This paper documents a finite element approach to predict the attenuation of muffler and silencer systems that incorporate diesel particulate filters (DPF). Two finite element models were developed. The first is a micro FEM model, where a subset of channels is modeled and transmission matrices are determined in a manner consistent with prior published work by Allam and Åbom. Flow effects are considered at the inlet and outlet to the DPF as well as viscous effects in the channels themselves. The results are then used in a macro FEM model of the exhaust system where the transmission relationship from the micro-model is used to simulate the DPF. The modeling approach was validated experimentally on an example in which the plane wave cutoff frequency was exceeded in the chambers upstream and downstream to the DPF.
2011-05-17
Technical Paper
2011-01-1560
Giancarlo Chiatti, Erasmo Recco, Ornella Chiavola
The optimization of the combustion process in diesel engines is one of the challenges to improve performance, emissions, fuel consumption and NVH characteristics. This work constitutes one of the last steps of a comprehensive research program in which vibration sensors are used with the purpose of developing and setting up a methodology that is able to monitor and optimize the combustion process by means of non-intrusive measurements. Previously published results have demonstrated the direct relationship that exists between in-cylinder pressure and engine block vibration signals, as well as the sensitivity of the engine surface vibration to variation of injection parameters when the accelerometer is placed in a sensitive location of the engine block.
2011-05-17
Technical Paper
2011-01-1561
George Bailey, Douglas Fussner
Geartrain noise can be a significant contribution to the overall sound level of diesel engines. Some engine manufacturers employ isolation solutions such as sound deadening covers and foam panels to combat the problem, but these add cost. Little has been published on geartrain noise reduction, and public standards for diesel geartrain design and development are not available. This paper describes an experimental study of the relative influence of gear design parameters on the rattle noise of a diesel engine timing geartrain. The geartrains of several diesel engines were benchmarked to determine the noise reduction strategies employed. A total of three gear sets were designed and tested in a 3.3L four cylinder normally aspirated diesel engine. The experimentation quantified the influence of an anti backlash idler gear in reducing gear rattle noise, and revealed that a key path for gear rattle noise transmission is through an idler gear journal bearing shaft.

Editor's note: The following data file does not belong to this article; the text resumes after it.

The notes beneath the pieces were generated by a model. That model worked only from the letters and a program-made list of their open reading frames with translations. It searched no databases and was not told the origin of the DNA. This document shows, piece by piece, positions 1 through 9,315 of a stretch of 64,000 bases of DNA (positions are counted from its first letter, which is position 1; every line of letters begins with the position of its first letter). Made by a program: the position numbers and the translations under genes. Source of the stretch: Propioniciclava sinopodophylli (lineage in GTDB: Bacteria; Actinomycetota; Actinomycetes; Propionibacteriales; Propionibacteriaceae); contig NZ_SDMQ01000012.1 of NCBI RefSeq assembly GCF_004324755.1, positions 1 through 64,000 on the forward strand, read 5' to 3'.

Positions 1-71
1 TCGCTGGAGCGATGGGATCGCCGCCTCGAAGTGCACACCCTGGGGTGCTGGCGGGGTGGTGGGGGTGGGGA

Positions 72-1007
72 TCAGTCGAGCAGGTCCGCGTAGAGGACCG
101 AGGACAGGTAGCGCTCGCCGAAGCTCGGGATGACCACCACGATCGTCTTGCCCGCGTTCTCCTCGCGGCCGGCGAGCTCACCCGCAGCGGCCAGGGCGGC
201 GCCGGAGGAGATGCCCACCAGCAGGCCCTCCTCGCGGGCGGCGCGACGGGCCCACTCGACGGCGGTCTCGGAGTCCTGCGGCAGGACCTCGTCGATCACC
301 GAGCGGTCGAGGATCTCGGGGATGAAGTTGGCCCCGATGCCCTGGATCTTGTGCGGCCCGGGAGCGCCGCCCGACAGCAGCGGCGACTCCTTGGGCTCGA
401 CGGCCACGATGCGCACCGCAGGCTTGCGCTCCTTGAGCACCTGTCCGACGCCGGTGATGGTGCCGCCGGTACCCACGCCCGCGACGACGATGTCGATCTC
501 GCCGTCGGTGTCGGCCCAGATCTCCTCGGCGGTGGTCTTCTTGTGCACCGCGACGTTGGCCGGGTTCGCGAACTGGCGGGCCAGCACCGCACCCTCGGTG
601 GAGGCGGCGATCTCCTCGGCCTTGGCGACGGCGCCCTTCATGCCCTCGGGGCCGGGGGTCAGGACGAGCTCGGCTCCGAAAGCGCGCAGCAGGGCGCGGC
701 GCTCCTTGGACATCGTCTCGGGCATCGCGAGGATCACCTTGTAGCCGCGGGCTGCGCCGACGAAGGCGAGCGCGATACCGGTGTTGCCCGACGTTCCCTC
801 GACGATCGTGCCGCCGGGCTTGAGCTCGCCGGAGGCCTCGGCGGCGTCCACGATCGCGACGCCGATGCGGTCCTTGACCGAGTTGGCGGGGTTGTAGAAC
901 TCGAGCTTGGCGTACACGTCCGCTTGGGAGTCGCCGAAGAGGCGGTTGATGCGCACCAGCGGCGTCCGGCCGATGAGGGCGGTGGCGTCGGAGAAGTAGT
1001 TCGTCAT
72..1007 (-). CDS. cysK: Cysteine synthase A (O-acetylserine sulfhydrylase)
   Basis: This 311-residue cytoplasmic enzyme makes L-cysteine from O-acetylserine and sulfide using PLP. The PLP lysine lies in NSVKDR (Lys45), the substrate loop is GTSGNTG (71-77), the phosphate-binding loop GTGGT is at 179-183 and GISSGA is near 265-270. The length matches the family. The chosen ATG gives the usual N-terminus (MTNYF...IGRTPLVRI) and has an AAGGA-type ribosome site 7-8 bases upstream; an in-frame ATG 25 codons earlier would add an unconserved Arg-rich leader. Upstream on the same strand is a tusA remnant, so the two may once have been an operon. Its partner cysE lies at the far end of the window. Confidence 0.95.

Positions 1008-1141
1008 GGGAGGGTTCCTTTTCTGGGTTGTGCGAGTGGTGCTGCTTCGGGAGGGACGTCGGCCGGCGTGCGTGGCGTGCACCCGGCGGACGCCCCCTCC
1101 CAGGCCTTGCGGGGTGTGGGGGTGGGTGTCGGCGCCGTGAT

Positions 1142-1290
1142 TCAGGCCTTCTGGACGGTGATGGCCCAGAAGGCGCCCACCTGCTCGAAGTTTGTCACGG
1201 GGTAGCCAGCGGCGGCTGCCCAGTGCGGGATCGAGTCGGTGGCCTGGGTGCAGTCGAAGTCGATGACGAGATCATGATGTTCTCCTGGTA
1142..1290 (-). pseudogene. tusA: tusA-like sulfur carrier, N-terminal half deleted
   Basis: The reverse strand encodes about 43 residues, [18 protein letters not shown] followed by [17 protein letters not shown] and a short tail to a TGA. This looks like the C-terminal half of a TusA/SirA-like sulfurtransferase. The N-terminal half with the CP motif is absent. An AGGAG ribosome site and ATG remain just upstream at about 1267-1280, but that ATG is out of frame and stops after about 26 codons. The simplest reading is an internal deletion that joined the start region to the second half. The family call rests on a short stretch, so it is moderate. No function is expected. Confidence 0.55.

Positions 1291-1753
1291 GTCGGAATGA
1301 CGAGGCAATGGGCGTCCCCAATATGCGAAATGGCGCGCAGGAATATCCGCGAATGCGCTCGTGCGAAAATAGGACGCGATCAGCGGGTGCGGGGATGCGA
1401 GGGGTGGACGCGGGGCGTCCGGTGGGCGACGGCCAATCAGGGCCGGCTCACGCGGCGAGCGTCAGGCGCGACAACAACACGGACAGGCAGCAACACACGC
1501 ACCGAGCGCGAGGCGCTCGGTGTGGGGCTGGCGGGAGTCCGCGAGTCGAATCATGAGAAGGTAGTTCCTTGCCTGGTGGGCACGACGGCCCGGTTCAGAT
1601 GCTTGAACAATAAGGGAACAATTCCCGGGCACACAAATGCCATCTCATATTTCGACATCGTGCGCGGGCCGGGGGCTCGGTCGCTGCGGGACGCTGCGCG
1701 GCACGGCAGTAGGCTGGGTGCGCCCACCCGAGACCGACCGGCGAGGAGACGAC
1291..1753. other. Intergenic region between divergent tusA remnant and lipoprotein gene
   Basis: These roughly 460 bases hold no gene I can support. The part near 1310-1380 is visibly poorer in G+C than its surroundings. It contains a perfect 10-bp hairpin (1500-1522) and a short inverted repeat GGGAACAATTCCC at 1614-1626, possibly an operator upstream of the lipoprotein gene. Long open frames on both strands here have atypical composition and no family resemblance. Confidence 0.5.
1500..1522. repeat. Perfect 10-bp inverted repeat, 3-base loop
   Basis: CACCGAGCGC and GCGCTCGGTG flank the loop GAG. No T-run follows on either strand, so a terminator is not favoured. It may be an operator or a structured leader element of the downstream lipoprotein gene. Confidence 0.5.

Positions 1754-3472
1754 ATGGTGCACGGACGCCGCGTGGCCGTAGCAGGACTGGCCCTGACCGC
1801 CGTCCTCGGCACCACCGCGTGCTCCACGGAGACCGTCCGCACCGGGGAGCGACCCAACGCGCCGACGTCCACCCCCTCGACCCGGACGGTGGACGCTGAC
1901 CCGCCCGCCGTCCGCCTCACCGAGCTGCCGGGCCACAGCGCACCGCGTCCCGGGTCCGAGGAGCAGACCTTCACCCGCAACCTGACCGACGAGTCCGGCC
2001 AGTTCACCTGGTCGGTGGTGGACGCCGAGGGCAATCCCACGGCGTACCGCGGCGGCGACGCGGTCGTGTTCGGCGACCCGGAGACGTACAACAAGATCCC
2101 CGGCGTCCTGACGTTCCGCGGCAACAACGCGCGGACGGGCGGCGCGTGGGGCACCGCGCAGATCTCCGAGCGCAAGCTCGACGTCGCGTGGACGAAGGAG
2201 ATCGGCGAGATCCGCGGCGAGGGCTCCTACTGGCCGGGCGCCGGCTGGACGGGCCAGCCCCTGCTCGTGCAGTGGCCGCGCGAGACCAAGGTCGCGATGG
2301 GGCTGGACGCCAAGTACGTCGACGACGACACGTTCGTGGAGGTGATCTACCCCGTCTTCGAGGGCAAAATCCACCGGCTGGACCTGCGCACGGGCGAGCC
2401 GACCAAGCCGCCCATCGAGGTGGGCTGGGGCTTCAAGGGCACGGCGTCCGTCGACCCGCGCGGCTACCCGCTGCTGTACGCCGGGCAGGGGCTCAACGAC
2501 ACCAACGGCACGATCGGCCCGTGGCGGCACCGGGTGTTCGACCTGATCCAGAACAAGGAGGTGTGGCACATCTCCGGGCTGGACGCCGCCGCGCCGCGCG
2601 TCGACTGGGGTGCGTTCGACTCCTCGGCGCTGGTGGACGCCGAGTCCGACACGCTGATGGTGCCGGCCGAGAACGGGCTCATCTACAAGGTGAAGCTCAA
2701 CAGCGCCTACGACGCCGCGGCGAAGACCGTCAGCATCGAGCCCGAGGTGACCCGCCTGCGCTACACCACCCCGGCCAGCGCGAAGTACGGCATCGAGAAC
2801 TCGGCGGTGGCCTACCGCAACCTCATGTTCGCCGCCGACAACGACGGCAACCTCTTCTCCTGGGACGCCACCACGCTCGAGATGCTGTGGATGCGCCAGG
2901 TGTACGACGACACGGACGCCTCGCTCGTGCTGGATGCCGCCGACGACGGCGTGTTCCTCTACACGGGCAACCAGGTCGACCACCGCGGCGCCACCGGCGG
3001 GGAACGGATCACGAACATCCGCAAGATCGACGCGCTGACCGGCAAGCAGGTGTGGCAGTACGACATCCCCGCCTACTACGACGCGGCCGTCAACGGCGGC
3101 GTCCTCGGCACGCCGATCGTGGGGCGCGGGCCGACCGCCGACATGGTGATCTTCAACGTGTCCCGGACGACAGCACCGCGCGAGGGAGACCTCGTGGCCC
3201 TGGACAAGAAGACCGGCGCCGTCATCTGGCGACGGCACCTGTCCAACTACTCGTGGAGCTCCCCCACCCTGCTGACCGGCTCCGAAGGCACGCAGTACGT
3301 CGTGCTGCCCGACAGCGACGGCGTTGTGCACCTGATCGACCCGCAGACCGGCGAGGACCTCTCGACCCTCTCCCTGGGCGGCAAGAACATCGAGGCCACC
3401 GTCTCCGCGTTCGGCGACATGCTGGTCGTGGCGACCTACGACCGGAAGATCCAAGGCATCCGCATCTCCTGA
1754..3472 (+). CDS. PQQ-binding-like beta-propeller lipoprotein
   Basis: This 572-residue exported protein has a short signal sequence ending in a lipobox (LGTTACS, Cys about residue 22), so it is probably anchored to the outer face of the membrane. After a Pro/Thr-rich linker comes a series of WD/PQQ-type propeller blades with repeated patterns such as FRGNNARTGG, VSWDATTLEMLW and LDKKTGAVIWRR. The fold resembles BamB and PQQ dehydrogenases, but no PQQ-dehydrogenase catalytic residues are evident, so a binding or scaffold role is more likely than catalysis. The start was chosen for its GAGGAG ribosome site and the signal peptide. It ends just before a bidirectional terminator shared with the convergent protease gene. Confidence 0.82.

2011-04-12
Journal Article
2011-01-1386
Mark Sellnau, James Sinnamon, Kevin Hoyer, Harry Husted
A single-cylinder engine was used to study the potential of a high-efficiency combustion concept called gasoline direct-injection compression-ignition (GDCI). Low temperature combustion was achieved using multiple injections, intake boost, and moderate EGR to reduce engine-out NOx and PM emissions engine for stringent emissions standards. This combustion strategy benefits from the relatively long ignition delay and high volatility of regular unleaded gasoline fuel. Tests were conducted at 6 bar IMEP - 1500 rpm using various injection strategies with low-to-moderate injection pressure. Results showed that triple injection GDCI achieved about 8 percent greater indicated thermal efficiency and about 14 percent lower specific CO2 emissions relative to diesel baseline tests on the same engine. Heat release rates and combustion noise could be controlled with a multiple-late injection strategy for controlled fuel-air stratification. Estimated heat losses were significantly reduced.
2011-04-12
Technical Paper
2011-01-1385
Yi Ren, Xianguo Li
The importance of using biodiesel as an alternative in diesel engines has been demonstrated previously. A reduction in the soot, CO and HC emissions and an increase in the NO emission burning biodiesel fuels were reported consistently in previous technical papers. However, a widely accepted NO formation mechanism for biodiesel-fueled engines is currently lacking. As a result, in past multi-dimensional simulation studies, the NO emission of biodiesel combustion was predicted unsatisfactorily. In this study, the interaction between the soot and NO formations is considered during the prediction of the soot and NO emissions in a biodiesel-fueled engine. Meanwhile, a three-step soot model and an eight NO model which includes both the thermal NO mechanism and prompt mechanism are implemented.
2011-04-12
Technical Paper
2011-01-1389
Kihyun Kim, Sangwook Han, Choongsik Bae
Mode transition between low temperature combustion and conventional combustion was investigated in a direct injection diesel engine. Low temperature diesel combustion was realized by means of high exhaust gas recirculation rate (69~73%) and early injection timing (-28~ -16 crank angle degree after top dead center) compared with those (20% exhaust gas recirculation rate and -8 crank angle degree after top dead center) of conventional combustion. Tests were carried out at different engine speeds and injection pressures. Exhaust gas recirculation rate was changed transiently by controlling each throttle angle for fresh air and exhaust gas recirculation to implement mode transition. Various durations for throttle transition were applied to investigate the effect of speed change of exhaust gas recirculation rate on the characteristics of mode transition.